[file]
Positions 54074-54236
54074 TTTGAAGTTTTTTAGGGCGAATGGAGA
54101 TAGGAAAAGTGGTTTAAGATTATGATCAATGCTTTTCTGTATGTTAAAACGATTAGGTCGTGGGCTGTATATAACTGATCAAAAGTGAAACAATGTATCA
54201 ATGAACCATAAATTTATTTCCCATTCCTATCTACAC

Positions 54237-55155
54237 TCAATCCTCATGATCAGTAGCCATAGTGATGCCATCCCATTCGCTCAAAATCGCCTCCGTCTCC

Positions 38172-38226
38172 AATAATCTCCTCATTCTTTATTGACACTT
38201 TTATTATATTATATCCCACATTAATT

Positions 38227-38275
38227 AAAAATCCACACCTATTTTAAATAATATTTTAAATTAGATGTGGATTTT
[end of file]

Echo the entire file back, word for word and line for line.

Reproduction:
Positions 54074-54236
54074 TTTGAAGTTTTTTAGGGCGAATGGAGA
54101 TAGGAAAAGTGGTTTAAGATTATGATCAATGCTTTTCTGTATGTTAAAACGATTAGGTCGTGGGCTGTATATAACTGATCAAAAGTGAAACAATGTATCA
54201 ATGAACCATAAATTTATTTCCCATTCCTATCTACAC

Positions 54237-55155
54237 TCAATCCTCATGATCAGTAGCCATAGTGATGCCATCCCATTCGCTCAAAATCGCCTCCGTCTCC

Positions 38172-38226
38172 AATAATCTCCTCATTCTTTATTGACACTT
38201 TTATTATATTATATCCCACATTAATT

Positions 38227-38275
38227 AAAAATCCACACCTATTTTAAATAATATTTTAAATTAGATGTGGATTTT